One thing that's great about a lot of video games is that you don't have to read any documentation in order to start playing them. I tend to play games on the Wii with my wife, and those games tend to teach you what you need as you go along.
I think the same thing applies to user interfaces. Having to read documentation kind of sucks. Being able to learn as you go along is much nicer. A user interface that is easy to get started with is great, and one that teaches you on the fly how to become a power user is even better. For instance, I think that menus are a great way to enable users to discover new features. Menus that also show you the relevant shortcut keys are great because you become a power user by gradually memorizing frequently used commands. A user interface that does useful things automatically (assist and suggest) is the best of all (for instance, code assist).
Another thing I feel strongly about is that a piece of software doesn't have to be hard to use in order to be powerful. Compared to raw SQL, spreadsheets are very easy to use. However, they're also very powerful.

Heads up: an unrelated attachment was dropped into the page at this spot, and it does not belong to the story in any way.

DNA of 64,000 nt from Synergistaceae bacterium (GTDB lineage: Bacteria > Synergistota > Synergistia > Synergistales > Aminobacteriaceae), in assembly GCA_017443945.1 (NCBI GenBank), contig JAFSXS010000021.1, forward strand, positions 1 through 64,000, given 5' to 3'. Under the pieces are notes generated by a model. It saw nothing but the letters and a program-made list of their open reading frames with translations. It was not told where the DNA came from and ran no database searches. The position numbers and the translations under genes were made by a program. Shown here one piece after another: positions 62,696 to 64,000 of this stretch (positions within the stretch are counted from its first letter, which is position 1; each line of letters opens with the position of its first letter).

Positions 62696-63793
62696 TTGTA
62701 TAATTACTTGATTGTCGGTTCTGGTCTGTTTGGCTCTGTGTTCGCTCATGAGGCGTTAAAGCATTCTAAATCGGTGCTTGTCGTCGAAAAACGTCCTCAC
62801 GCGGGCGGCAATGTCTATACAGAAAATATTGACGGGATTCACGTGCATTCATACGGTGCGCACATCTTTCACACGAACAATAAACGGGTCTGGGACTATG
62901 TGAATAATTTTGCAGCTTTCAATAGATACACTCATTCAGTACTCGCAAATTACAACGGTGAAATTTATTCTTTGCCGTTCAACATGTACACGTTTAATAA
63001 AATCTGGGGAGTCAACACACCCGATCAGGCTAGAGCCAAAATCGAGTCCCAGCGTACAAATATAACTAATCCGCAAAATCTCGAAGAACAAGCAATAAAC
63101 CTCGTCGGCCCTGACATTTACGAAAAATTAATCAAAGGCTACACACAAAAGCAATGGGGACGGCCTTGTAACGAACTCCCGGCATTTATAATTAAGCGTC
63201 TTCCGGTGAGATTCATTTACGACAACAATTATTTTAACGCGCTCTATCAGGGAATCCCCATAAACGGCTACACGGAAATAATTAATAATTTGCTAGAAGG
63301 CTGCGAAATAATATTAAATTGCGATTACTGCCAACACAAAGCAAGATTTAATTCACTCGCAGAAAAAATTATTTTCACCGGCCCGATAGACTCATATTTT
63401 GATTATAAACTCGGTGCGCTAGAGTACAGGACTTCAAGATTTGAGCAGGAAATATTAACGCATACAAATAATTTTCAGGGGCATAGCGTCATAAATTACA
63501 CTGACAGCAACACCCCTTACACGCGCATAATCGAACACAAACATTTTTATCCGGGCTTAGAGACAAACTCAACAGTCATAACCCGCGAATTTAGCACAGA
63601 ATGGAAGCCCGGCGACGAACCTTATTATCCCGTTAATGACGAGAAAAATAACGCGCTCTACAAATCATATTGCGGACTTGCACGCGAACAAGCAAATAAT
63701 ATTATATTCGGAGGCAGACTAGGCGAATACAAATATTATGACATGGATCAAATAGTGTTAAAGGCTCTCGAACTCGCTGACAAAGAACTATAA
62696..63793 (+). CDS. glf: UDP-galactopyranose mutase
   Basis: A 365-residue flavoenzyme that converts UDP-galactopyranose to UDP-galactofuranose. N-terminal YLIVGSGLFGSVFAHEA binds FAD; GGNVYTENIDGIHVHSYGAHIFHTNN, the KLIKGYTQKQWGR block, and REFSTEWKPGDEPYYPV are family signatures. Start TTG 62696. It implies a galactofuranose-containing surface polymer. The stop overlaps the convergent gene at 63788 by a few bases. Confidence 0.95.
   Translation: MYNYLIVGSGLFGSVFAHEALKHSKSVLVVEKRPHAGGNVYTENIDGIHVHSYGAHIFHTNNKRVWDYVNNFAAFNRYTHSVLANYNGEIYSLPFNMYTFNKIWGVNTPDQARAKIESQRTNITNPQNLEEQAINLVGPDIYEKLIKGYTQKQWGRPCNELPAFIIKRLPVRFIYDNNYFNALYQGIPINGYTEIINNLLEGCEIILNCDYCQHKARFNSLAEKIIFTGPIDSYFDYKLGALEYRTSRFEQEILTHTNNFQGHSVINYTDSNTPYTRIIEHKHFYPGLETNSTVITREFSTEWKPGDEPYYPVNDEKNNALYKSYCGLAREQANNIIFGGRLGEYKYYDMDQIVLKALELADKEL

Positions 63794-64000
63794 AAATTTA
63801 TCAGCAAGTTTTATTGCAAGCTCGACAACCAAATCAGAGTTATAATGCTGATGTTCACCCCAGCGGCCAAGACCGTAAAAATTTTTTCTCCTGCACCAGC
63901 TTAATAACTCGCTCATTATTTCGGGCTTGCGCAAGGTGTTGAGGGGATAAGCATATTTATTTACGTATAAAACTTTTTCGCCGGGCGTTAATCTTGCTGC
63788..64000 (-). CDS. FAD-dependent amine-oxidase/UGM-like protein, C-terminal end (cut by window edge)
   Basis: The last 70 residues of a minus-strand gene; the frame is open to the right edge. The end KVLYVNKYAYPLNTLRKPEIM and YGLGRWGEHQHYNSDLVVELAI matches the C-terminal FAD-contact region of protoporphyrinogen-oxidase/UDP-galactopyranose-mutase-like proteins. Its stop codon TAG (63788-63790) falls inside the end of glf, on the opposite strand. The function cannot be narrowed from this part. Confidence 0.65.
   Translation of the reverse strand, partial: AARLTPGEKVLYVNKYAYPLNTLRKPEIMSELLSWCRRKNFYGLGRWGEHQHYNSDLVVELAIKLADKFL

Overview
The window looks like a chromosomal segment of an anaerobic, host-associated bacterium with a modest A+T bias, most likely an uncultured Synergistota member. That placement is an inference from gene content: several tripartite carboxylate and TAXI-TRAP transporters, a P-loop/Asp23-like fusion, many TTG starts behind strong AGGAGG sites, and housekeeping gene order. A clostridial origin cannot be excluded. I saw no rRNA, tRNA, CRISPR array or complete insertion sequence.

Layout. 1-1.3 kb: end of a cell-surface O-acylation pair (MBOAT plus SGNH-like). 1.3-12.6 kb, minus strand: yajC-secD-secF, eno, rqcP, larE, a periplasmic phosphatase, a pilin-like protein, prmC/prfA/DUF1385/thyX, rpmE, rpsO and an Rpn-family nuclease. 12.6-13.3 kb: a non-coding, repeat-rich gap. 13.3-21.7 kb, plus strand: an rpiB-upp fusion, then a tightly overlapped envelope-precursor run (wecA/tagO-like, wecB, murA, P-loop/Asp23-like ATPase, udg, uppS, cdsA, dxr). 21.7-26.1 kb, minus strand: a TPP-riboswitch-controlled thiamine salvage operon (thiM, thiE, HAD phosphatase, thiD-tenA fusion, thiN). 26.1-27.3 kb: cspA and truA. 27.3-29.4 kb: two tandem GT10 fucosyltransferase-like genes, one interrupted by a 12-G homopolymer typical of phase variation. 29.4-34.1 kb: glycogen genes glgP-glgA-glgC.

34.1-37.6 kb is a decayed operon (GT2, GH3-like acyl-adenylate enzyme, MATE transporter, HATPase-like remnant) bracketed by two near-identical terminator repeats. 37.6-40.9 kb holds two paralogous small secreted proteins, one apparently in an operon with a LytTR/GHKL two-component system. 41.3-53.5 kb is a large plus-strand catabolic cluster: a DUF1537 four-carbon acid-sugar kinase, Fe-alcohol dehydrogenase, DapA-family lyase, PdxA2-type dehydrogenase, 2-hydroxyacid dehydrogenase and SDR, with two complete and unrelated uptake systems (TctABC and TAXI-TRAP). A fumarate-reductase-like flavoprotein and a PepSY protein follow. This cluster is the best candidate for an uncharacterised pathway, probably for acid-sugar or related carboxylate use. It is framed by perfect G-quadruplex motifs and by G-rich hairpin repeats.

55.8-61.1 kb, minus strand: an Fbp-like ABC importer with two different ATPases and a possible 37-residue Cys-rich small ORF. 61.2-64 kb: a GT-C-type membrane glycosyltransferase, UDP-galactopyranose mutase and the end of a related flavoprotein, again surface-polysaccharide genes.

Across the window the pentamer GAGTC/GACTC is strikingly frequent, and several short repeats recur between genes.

I continue to be a fan of Vim. However, when I first tried TextMate, I was amazed at how well its menus were organized. It even had a system for organizing the actions provided by plugins. This permits you to learn the advanced features (even of plugins) as you go. In fact, I was able to do stuff in TextMate that I still don't know how to do in Vim. I'm sure that Vim doesn't lack such features; it's just that it was a lot easier for me to discover how to use them in TextMate.
These days, I've been using Sublime Text 2. One thing that it can do that I really like is automatically suggest word completions as I type. The visual feedback is very discoverable. The Chrome location bar does the same thing.